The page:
Students Rally in Annapolis for Bill to Prevent Fracking Across Maryland

Students and members of the Chesapeake Climate Action Network rally outside the state building in Annapolis to lobby for a variety of bills regarding the environment on Monday, Feb. 23, 2015./Photo: Tom Hausman, The Diamondback
The group also showed support for a bill to increase the state’s use of renewable energy sources

By Grace Toohey, The Diamondback

College students across the state convened in Annapolis yesterday afternoon to fight for stricter state environmental regulations.

About 45 college students — including about 25 from this university — lobbied representatives to vote in favor of a bill that would prevent any hydraulic fracturing, or fracking, in the state until 2023. They also showed their support for a bill that would increase the state’s use of renewable energy sources, said Maya Spaur, the Student Government Association Sustainability Committee’s director of governmental affairs.

The group was brought together primarily by the Chesapeake Climate Action Network, a nonprofit organization fighting global warming in this state, Washington and Virginia.

“I’m really worried with Gov. [Larry] Hogan in the office,” said Spaur, a sophomore environmental science and technology and government and politics major. “So far, he’s blocked a lot of the environmental regulations, like phosphorus runoff in the bay. We can’t afford to keep holding off on regulations, we just don’t have time for that.”

Spaur served as this university’s campus coordinator for the student lobbying night, which also included students from University of Maryland, Baltimore County, Maryland Institute College of Art, Towson University and Goucher College, said Shilpa Joshi, the state’s campaign coordinator for the Chesapeake Climate Action Network.

Joshi briefed students about the status and details of the fracking bill and about lobbying. Then students split up to attend meetings with 33 legislators and dropped off information at representatives’ offices with whom they didn’t have meetings, Joshi said.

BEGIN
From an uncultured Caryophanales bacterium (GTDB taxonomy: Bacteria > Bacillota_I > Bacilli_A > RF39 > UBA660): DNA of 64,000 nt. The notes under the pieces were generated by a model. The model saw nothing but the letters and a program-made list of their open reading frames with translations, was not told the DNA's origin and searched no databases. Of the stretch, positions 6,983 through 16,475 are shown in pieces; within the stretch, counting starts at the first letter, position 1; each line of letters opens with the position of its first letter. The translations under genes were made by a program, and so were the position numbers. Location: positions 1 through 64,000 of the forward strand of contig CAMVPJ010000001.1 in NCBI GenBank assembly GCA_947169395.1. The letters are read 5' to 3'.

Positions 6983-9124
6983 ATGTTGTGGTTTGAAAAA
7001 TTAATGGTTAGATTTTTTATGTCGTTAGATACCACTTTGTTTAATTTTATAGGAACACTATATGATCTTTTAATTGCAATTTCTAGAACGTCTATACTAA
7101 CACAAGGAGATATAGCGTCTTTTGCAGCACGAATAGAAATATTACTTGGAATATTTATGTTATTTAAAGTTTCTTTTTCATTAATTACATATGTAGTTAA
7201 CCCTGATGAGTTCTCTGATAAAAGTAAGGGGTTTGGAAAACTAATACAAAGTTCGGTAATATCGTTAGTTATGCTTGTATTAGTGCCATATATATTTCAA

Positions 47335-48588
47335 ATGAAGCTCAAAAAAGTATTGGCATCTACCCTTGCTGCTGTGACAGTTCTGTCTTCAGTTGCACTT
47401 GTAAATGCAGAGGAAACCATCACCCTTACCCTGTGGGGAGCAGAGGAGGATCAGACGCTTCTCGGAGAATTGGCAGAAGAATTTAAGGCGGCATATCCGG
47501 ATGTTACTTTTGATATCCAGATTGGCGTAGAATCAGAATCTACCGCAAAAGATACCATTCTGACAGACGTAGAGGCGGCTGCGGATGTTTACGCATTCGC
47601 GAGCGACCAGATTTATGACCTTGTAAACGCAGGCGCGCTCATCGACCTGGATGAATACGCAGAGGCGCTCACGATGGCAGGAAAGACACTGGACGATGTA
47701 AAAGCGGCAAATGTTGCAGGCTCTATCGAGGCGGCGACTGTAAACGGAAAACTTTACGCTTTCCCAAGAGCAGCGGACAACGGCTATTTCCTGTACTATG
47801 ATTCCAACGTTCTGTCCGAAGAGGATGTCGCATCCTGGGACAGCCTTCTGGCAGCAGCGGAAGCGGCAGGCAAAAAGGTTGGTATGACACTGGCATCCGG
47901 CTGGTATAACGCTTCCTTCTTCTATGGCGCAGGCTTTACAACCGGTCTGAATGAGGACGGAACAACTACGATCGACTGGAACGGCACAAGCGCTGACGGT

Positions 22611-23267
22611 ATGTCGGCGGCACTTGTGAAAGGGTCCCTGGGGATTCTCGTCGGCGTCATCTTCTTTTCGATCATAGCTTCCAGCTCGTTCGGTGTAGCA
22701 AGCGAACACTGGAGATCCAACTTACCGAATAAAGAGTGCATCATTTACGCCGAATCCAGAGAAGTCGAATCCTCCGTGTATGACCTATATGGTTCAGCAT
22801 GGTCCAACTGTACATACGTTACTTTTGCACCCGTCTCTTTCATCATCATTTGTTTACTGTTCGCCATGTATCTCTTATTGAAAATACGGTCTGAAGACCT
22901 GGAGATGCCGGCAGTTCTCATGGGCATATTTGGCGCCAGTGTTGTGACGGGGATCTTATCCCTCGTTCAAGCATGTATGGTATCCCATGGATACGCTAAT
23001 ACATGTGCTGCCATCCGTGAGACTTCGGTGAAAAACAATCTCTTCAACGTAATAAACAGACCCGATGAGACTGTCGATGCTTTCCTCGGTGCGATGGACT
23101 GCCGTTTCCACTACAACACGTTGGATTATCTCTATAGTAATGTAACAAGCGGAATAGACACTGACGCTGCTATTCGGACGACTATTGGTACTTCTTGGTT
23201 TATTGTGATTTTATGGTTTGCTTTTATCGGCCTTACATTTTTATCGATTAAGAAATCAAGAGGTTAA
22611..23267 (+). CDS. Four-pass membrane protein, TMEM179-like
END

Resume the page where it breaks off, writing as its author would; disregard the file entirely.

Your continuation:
“Legislators really open up and really respond well to young people in their office,” Joshi said. “[It’s a] good change of pace from stuffy lobbyists. … [It’s] inspiring to see young people charged up on an issue.”

Sophomore computer science major Devin Ganey said he learned about the legislative process from lobbying for the first time.

“I learned a lot about fracking and about how the whole legislative process works in Maryland,” Ganey said. “It was cool to see how politicians get lobbied.”

However, some students on the trip had experience working with legislators, such as junior sociology major J.T. Stanley. He has lobbied in Annapolis for the University System of Maryland budget and in Prince George’s County for a bag tax. Stanley said lobbying against fracking is important because of the impact burning natural gas has on the environment, he said.

“I think it’s important to stop [fracking],” said Stanley, SGA Sustainability Committee member. “Methane is a more potent greenhouse gas emission than carbon. … All the projections get worse and worse on the consequences that will have on the globe.”

Students wanted to explain the science behind global warming to legislators because the fossil fuel industry can be misleading, Stanley said. They met with staff members from Senate President Thomas V. Mike Miller’s office as well as other representatives from across the state.

“We have the capability now to invest in green energy, green jobs, green infrastructure,” he said. “That’s why I think it’s important to come out. … Natural gas is not a transition fuel.”

The eight-year fracking moratorium bill, sponsored by Del. David Fraser-Hidalgo (D-Montgomery), is similar to New York Gov. Andrew Cuomo’s ban on fracking, which followed a six-year study on health implications from fracking.

“The great thing that New York did that we have to do is they looked at it from a public health perspective,” Fraser-Hidalgo said. “Public health is paramount. … It would be reckless for us to move forward without knowing more about the public health repercussions.”


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